were showing an enlightened and benevolent tendency of and spread out by 1931 to the most devastating world
scientific world organisation which held out the prospect of economic crisis on record, with fifty million unemployed, and
an ultimate "synthesis of common aims" with socialism. Un- ·the opening of the war offensive of Japanese imperialism in
fortunately for the writer, he chose as his example of this pro- 1931, the United Senate Commission of Enquiry recalled the
gressive tendency of modem monopoly capitalism and prediction of the Sixth Congress ·o f the Communist Inter-
potential ally with socialism-Kreuger : national in the summer of 1928, made under what all Western
"It is noteworthy that one of the greatest and most pro- capitalist and social-democratic observers had thought to be
gressive of modem finance corporations, the Swedish a clear sky, and gravely considered whether the world
Kreuger and Toll Co., in a brilliant review of world condi- economic crisis might not possibly be a communist plot.
tions comes to conclusions not dissimilar. . . . When a Once again the outlook of international communism or
great capitalist concern speaks in these terms, one seems Marxism-Leninism was proved by the test of historical
to see ia glimpse of the future in which the existing conflict experience to be closer to reality than the outlook of the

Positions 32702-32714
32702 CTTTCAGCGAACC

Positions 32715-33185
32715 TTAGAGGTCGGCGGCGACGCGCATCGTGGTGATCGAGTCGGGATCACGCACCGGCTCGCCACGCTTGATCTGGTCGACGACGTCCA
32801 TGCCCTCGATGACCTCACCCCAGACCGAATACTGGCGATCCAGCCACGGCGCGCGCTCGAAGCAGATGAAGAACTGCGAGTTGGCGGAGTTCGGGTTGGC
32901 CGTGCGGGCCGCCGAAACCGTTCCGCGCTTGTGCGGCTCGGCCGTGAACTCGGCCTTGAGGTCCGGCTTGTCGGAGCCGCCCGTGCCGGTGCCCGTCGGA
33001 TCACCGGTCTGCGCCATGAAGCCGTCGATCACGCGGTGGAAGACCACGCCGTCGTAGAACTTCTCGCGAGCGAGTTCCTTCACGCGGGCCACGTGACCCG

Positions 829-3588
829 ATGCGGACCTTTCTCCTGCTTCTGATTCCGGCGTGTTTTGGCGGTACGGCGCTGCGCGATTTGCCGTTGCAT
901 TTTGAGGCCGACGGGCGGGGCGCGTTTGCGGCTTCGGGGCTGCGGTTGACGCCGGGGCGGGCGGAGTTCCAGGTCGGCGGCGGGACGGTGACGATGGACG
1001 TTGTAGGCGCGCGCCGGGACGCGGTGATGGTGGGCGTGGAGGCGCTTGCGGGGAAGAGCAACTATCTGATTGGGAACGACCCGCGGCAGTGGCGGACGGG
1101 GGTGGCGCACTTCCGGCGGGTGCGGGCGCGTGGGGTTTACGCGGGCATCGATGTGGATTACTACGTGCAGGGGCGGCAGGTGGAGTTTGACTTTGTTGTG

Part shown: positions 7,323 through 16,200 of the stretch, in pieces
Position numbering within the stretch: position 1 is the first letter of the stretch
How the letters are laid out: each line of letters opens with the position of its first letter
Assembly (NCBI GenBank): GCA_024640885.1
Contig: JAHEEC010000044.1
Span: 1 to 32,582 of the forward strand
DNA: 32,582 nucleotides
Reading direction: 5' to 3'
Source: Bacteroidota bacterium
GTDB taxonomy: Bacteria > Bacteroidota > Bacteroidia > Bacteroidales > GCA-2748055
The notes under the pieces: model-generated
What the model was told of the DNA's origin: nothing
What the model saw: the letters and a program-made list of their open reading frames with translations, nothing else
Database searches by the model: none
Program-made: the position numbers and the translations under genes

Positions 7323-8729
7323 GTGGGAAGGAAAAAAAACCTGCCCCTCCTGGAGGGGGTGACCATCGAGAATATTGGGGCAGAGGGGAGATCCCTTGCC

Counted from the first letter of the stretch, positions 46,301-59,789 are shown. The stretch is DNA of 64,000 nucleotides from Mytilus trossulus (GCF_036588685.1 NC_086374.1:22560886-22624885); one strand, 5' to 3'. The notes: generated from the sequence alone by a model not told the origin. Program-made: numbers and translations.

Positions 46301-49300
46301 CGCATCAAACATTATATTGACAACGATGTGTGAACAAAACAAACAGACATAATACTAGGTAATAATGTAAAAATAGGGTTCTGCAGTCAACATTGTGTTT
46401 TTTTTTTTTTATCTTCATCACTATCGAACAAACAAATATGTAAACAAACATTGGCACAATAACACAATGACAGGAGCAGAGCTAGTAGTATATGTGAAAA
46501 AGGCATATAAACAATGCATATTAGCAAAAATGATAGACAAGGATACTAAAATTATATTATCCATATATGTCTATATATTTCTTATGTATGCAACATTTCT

between socialism and it is resolved in a synthesis of com- spokesmen of capitalism and social-democracy.
mon aims."
The Preface of this book was dated 29 July, 1931. The col-
lapse and exposure of Kreuger and his swindles, and Kreugers
own suicide, took place within eight months. A symbolic
suicide.
In contrast to these illusions and false conceptions of the
parties of the Second International during the period of
capitalist smbilisation, the Communist International, which
had already analysed the temporary and precarious character
of the period of relative stabilisation, was able in 1928 at jts
Sixth Congress to predict the close approach of the end of the
~eriod of stabilisation, and the advent of a new period or
' third period", following the first period of revolutionary up-
surge after the war and the second period of relative stabili-
sation:
"This third period, in which the contradiction between